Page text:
The Warming Center may expand or open it’s doors for a longer period during the year, but this needs to be done purposefully. Horn said, “We really have to do strategic planning to find out what the need is and what services are needed to help these folks move forward.”
Verna, a guest at the shelter, was a former truck driver and now faces disabilities due to being diagnosed with type two diabetes, chronic obstructive pulmonary disease and a crushed spine from a work incident. She has been a guest since Nov. 2 and said, “I’m fighting in every aspect just to do what I do. I would have nothing without the Warming Center.”
Guests are Family
The Warming Center prides itself on their strength of relationships with guests. The guests also have a great deal of camaraderie. Verna said, “We get to be a big family here. A lot of us have considered us family.” The evidence was seen with fellow guests helping Verna navigate her wheelchair.
Dean Hall, a volunteer at the Warming Shelter in his third season, gave testament to the shelter’s importance to veterans, with 18 veterans coming in this year. He said, “I was a guest previously, for my first 30 days in Bozeman I stayed here.”
Hall’s wife, Sharon Lacey Hall, whom he met at the Warming Center volunteering, is in her second season of volunteering. She said that the Warming Center is important as a, “warm place to go that’s clean and has volunteers that care about them … If they are willing to forgo the alcohol or drugs while they are here, I will do anything for them.” Hall continued, “it is really easy to judge our guests, but we just can’t. It doesn’t just make my heart feel better [to volunteer], but also theirs to have people and volunteers who care.”
Another guest at the shelter agreed with the commitment of volunteers. She said, “The volunteers will step up. It’s impressive.”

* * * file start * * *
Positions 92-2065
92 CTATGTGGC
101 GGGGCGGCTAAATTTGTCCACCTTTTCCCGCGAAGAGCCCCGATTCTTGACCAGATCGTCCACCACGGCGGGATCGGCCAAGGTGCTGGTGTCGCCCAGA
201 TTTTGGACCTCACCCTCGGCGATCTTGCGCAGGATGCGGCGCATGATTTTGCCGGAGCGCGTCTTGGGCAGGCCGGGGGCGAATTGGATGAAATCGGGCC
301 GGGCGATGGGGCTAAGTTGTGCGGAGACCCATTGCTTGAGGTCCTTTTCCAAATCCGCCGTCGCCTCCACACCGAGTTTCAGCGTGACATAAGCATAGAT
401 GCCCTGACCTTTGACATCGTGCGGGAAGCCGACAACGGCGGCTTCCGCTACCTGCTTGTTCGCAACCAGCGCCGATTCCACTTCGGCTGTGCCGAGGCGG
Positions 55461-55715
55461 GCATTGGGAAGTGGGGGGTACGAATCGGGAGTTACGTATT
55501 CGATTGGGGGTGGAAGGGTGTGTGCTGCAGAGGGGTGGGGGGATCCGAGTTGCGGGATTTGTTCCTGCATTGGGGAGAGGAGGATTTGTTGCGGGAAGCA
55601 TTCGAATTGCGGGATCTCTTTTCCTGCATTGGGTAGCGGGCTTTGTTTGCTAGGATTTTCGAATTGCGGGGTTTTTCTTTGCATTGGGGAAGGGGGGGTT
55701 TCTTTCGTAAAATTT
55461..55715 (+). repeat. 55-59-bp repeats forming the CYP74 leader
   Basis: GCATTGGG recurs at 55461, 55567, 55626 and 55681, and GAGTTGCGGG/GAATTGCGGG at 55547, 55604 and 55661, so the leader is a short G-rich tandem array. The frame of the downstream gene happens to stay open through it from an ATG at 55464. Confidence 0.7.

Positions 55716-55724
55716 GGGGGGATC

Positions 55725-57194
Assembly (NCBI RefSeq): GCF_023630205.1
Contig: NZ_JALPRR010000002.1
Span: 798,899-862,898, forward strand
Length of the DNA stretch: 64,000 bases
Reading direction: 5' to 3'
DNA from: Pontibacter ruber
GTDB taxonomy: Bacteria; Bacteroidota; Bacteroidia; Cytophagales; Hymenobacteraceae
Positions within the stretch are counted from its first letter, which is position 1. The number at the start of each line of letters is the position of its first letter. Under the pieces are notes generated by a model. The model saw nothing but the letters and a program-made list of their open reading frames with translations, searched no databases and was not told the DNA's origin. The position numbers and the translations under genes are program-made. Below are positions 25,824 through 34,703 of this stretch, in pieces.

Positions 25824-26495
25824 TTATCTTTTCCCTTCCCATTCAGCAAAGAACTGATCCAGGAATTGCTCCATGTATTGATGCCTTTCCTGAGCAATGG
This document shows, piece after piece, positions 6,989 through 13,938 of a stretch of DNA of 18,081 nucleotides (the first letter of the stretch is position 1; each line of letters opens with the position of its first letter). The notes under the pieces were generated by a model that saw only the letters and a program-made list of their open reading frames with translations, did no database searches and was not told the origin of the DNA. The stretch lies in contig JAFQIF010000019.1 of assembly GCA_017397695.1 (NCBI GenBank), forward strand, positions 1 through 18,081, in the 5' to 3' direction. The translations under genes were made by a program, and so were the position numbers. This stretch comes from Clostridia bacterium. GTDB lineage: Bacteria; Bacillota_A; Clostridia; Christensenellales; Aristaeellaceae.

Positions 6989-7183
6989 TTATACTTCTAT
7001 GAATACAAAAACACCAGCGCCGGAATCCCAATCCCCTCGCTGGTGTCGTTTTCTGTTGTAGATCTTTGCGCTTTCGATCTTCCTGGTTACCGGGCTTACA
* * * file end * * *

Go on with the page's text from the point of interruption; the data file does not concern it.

The Warming Center is a safe environment. Lacey Hall said that she, “has always been treated with dignity and respect.” She added, “I have never felt unsafe here. I tell my husband that I feel safer here than anywhere. You see a great human side that isn’t seen in other communities. [Volunteering here] will change your image of homelessness. It’s not always the person holding the sign on the corner who is homeless.”
The homeless community is grateful for the Warming Center, but still faces many obstacles in Bozeman. Verna said, “having a 24-hour shelter would be amazing. Each year there is a bigger need and now that people are starting to travel, more people are showing up here.”
Verna visits the Bozeman Public Library for shelter during the day and struggles getting around the city. She has e-mailed the city commissioner about getting around on ice and snow in her wheelchair. This negligence to comply with ADA laws is ruining her wheelchair by bending her wheels, and she cannot afford to buy another chair if the ice and snow ultimately ruin it.
She also spoke of the need for a seasonal shelter. She said that when the Warming Center is closed, her options for shelter are very limited, “A lot of the motels won’t even rent to you if you’re homeless, so we don’t even have that opportunity. We can stay in tents under bridges. I am incapable of staying at most campsites because of my chair.”
Although Verna’s story is a testament to the city’s need to do more for the homeless community, this population segment is overly grateful for the tireless efforts made by the volunteers, staff and the Bozeman community. Without the Warming Center, many would find their lives at risk during long, frigid winter nights.